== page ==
My unexpected lesson in fostering leadership started as inconspicuously as any other busy weekday night, corralling the three kids for supper, a soccer game, baths, and bedtime. In the process of trying to hasten bedtime, I scooped up some uniform shorts from the floor and absentmindedly searched the pockets. I found some cryptic note containing our address and tossed it on the counter. I was certain it was another innocuous doodling from morning care. I was wrong.
As we picked up my oldest from carpool the next day, my husband and I started the cursory “How was your day?” only to be enthusiastically interrupted. Carson couldn’t wait to inform us that he had started a club, and he sent out invitations, and the first meeting was the next day (Saturday), and everyone was coming over to our house at one o’clock.
Our immediate reaction after another long week was your expected “Whoa, whoa, whoa … No one’s coming over! You can’t just invite people without talking to us first.”
I made some snarky post about it on Facebook only to discover that one of my friends’ sons had received an invitation. She posted a picture of it in the comments, and sure enough: there was a perfect replica of the note I had tossed aside the night before. Evidently several of these password-protected invitations had gone out over the course of the day. We all got a nice laugh at how typical this was of Carson, our organizer, planner, and leader.
Mainly for kicks, we asked Carson what the “Sports Club” was even about or what the club meeting would consist of. He explained that it was a club for people who like sports and want to play different sports for fun. He had even drafted up an agenda. This kid …
After bedtime, my husband more seriously suggested the crazy idea that we actually let him do it. He mentioned that if he’s such a leader, we should give him healthy opportunities to lead (as compared to the time he sorted his friends into Hogwarts houses at recess).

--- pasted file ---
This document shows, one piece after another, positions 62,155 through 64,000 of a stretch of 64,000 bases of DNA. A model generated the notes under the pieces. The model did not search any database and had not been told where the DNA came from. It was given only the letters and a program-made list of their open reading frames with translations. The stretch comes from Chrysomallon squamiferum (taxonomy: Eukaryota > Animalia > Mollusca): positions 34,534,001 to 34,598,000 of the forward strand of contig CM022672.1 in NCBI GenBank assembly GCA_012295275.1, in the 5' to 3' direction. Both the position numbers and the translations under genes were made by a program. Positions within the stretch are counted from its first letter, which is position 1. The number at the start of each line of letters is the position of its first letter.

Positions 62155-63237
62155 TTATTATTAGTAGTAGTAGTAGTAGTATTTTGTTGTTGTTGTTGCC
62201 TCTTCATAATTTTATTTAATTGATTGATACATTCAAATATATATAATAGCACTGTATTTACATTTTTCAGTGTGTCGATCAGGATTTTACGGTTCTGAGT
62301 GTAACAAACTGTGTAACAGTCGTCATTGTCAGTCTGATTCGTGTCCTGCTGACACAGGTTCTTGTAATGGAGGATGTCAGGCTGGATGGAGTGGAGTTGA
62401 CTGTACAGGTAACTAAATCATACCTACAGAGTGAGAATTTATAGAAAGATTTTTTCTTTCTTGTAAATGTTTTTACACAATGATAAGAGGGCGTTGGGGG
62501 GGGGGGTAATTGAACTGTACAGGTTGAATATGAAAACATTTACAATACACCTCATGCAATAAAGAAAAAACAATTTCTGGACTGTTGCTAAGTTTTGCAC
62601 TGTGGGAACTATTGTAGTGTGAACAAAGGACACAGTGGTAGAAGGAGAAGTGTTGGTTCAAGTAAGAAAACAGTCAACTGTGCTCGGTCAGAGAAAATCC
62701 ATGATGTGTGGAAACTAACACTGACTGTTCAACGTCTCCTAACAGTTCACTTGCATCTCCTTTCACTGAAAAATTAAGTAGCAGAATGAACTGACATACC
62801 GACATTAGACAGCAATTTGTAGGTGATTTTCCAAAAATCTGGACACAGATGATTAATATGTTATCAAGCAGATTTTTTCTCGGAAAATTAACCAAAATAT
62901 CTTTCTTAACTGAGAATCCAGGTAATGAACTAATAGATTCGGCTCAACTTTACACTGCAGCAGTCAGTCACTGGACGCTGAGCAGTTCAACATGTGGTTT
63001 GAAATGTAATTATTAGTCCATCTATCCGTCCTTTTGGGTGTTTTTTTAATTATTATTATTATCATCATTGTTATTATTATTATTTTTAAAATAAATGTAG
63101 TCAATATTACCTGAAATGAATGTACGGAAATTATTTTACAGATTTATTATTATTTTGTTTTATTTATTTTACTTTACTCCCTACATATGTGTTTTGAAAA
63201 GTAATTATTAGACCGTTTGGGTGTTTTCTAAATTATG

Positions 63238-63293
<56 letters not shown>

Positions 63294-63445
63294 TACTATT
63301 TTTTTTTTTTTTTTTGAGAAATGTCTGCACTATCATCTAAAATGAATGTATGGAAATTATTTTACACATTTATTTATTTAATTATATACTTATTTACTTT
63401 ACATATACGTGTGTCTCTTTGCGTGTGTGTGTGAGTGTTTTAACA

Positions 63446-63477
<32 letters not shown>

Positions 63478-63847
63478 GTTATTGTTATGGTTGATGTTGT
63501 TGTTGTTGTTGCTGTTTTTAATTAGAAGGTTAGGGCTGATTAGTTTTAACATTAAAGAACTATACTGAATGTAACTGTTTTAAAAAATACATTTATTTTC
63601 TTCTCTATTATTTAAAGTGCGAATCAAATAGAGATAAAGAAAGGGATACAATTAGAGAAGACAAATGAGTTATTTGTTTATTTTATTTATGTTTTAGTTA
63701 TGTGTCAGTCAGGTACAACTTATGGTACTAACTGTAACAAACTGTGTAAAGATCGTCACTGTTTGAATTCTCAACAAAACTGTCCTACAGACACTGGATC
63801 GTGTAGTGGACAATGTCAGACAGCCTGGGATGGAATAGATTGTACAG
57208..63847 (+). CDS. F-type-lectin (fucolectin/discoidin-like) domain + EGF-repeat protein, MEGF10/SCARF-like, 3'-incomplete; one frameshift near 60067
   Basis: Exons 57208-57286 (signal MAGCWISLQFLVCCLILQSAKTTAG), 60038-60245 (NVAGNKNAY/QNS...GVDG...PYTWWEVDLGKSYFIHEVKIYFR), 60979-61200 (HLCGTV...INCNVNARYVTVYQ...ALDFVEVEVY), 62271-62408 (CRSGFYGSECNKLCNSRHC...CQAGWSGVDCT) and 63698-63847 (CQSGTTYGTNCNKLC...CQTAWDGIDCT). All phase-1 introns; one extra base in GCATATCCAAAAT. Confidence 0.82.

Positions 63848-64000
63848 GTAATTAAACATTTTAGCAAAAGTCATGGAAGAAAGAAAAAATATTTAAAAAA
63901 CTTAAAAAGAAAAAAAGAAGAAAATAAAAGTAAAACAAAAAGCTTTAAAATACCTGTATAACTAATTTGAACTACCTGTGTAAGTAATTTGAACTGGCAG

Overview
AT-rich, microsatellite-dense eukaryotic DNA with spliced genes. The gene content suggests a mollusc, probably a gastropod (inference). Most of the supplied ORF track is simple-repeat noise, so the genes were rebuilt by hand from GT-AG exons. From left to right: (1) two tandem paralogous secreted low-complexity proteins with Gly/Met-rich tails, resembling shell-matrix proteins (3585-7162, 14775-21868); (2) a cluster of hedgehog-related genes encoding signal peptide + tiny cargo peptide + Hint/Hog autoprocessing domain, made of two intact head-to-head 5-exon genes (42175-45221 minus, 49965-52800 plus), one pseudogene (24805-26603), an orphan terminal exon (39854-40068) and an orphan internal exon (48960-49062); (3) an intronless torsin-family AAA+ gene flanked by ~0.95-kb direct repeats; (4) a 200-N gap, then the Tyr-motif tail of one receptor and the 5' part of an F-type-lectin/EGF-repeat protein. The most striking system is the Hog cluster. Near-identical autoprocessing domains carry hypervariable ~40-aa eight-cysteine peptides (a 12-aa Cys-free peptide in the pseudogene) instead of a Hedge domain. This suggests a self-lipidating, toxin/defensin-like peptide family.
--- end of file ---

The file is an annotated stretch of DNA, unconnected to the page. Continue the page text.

The next morning we carefully pitched him the idea. Here were the requirements of our compromise: we weren’t going to buy anything, decide on activities, write invitations, draft an agenda, or in any other way aid the idea that this type of planning behind our backs was acceptable. I admit it was a difficult balance of “fostering independence” and “enabling.” We had a thorough discussion about including us – you know, his PARENTS – in planning, demonstrating that we were willing to be open-minded in an effort to hopefully discourage any secrecy in the future. But we weren’t. going. to DO. anything. We told him he could use his house as a place to host, but he would have to do literally everything else.
He eagerly agreed, and then the work began. I agreed to post an official invitation on Facebook, sharing it with the moms of the invitees, whom Carson chose. He told me what to type on the invitation and decided on the design, times, and logistics. He drafted an agenda, including an opening prayer and the pledge (be still, my heart). I also agreed to drive him to the store so he could buy decorations and snacks with his allowance money. He casually informed me that “All we need is Cheez-Its anyway,” and he excitedly noticed a Buy-One, Get-One Free deal on Gatorade, which he took advantage of. Man after my own heart.
And that Sunday afternoon, the inaugural meeting of the Sports Club was underway. The group played games, of course, while my husband played referee, and I played pregnant host, putting snacks outside and taking pictures. While the meeting may have lacked parliamentary procedure — no minutes were recorded or bylaws voted upon – Carson and his friends insisted it was a great success.
As they left the “meeting,” sweaty and tired, all of the friends asked about when the next meeting would be held. Carson got started right away in planning the next one, this time to be held at the nearby park!